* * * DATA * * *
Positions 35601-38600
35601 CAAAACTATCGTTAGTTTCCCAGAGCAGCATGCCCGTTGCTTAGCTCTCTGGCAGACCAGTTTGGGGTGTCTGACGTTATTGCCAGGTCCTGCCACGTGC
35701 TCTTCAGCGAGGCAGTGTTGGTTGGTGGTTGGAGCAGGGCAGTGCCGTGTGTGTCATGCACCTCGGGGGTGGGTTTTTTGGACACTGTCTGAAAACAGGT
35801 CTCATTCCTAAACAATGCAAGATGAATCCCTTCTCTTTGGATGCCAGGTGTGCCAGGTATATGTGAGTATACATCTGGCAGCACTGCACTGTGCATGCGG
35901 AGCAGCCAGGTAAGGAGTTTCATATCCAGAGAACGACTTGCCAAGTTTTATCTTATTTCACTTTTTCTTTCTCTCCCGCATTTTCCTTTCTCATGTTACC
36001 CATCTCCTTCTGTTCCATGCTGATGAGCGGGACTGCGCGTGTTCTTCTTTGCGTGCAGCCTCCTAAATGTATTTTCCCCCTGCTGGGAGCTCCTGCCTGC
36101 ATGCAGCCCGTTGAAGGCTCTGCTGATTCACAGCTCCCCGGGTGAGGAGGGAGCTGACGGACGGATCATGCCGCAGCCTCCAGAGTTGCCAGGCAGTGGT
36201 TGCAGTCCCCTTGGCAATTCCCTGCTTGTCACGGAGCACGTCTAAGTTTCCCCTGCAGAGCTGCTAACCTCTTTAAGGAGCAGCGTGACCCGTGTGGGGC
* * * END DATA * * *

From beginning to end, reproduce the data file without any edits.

Positions 35601-38600
35601 CAAAACTATCGTTAGTTTCCCAGAGCAGCATGCCCGTTGCTTAGCTCTCTGGCAGACCAGTTTGGGGTGTCTGACGTTATTGCCAGGTCCTGCCACGTGC
35701 TCTTCAGCGAGGCAGTGTTGGTTGGTGGTTGGAGCAGGGCAGTGCCGTGTGTGTCATGCACCTCGGGGGTGGGTTTTTTGGACACTGTCTGAAAACAGGT
35801 CTCATTCCTAAACAATGCAAGATGAATCCCTTCTCTTTGGATGCCAGGTGTGCCAGGTATATGTGAGTATACATCTGGCAGCACTGCACTGTGCATGCGG
35901 AGCAGCCAGGTAAGGAGTTTCATATCCAGAGAACGACTTGCCAAGTTTTATCTTATTTCACTTTTTCTTTCTCTCCCGCATTTTCCTTTCTCATGTTACC
36001 CATCTCCTTCTGTTCCATGCTGATGAGCGGGACTGCGCGTGTTCTTCTTTGCGTGCAGCCTCCTAAATGTATTTTCCCCCTGCTGGGAGCTCCTGCCTGC
36101 ATGCAGCCCGTTGAAGGCTCTGCTGATTCACAGCTCCCCGGGTGAGGAGGGAGCTGACGGACGGATCATGCCGCAGCCTCCAGAGTTGCCAGGCAGTGGT
36201 TGCAGTCCCCTTGGCAATTCCCTGCTTGTCACGGAGCACGTCTAAGTTTCCCCTGCAGAGCTGCTAACCTCTTTAAGGAGCAGCGTGACCCGTGTGGGGC